We can offer treatment which is funded by the NHS. In some areas, waiting lists for treatment can be extensive. The criteria you must meet in order to receive treatment can also vary. All patients have the right to be referred by their GP to a Fertility Specialist in an NHS clinic for their first investigation. Your GP will be able to analyse whether or not you are eligible for NHS treatment.

As an alternative, you may wish to consider private treatment, which the Countess of Chester can also offer. However it should be taken into consideration that private treatment for infertility can be very expensive, and as with NHS funded treatment, there is no guarantee that it will be successful. As with our NHS treatment, our private treatment is licensed by the Human Fertilisation and Embryology Authority (HFEA).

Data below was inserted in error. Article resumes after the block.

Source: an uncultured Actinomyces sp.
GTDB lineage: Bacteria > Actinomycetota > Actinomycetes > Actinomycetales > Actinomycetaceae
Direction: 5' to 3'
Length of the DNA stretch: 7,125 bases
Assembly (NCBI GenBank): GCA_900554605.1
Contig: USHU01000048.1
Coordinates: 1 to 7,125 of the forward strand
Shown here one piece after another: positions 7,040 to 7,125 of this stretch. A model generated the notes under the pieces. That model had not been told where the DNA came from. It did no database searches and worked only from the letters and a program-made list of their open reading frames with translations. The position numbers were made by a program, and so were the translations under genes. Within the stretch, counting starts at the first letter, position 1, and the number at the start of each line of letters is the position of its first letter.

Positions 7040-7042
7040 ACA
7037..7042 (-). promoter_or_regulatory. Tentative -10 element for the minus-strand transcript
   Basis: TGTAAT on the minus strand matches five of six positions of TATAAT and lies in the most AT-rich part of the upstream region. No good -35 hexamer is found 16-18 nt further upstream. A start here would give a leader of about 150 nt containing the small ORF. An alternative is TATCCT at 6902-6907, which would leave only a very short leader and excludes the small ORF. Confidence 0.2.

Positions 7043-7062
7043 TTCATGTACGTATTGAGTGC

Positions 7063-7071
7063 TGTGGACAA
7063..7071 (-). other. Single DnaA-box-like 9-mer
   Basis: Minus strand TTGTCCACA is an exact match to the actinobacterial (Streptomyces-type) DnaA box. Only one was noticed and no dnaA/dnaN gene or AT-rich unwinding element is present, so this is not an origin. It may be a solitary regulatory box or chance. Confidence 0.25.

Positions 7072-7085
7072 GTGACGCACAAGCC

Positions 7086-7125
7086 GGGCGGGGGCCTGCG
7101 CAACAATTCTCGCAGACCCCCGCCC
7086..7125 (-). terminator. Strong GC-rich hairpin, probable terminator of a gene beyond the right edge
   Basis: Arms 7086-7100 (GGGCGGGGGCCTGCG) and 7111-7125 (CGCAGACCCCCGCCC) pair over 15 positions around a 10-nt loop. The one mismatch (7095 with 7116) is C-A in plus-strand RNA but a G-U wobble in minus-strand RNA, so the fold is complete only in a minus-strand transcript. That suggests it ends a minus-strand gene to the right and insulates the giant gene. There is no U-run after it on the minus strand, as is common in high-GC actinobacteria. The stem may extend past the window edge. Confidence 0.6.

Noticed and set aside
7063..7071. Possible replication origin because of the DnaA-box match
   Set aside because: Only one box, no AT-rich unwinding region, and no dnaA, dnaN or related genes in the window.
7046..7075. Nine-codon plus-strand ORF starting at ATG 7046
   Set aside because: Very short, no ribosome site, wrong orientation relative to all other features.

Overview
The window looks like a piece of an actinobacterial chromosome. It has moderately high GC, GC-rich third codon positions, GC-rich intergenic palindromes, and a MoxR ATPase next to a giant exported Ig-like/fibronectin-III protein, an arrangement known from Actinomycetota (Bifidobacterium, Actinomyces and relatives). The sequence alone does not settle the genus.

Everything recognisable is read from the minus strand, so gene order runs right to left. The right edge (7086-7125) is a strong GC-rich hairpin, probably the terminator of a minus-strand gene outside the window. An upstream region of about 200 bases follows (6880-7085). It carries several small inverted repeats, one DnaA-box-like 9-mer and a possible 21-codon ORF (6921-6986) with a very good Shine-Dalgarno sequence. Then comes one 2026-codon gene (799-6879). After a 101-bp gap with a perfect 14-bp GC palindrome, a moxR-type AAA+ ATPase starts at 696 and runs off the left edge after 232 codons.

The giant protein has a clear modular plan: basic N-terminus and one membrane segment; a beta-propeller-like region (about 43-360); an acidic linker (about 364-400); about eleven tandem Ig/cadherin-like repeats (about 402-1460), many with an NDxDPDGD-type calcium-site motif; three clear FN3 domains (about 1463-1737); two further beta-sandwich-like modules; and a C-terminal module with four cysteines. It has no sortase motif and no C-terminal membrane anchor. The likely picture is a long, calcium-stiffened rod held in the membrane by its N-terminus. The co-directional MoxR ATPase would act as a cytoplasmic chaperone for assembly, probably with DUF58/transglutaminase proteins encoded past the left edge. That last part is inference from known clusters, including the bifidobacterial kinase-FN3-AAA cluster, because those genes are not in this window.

Fertility Drugs

Fertility medication can often be the initial treatment for women who aren't successfully ovulating. The drugs work in a similar way to the body's hormones, which encourages the ovaries to release eggs. This type of treatment is known as Ovulation Induction, and if the course of medication is successful, it can result in conception after a few months without any further intervention.

These drugs - in addition to others that will help to control the menstrual cycle or thicken the lining of the womb - are sometimes also used as part of more complicated reproduction treatments, such as In Vitro Fertilisation and Intrauterine Insemination.

Premenstrual symptoms such as nausea, headaches and an increase in weight, as well as hot flushes and swollen breasts, are among the possible side effects associated with fertility drug treatment.


Assisted Reproduction

Intrauterine Insemination (IUI)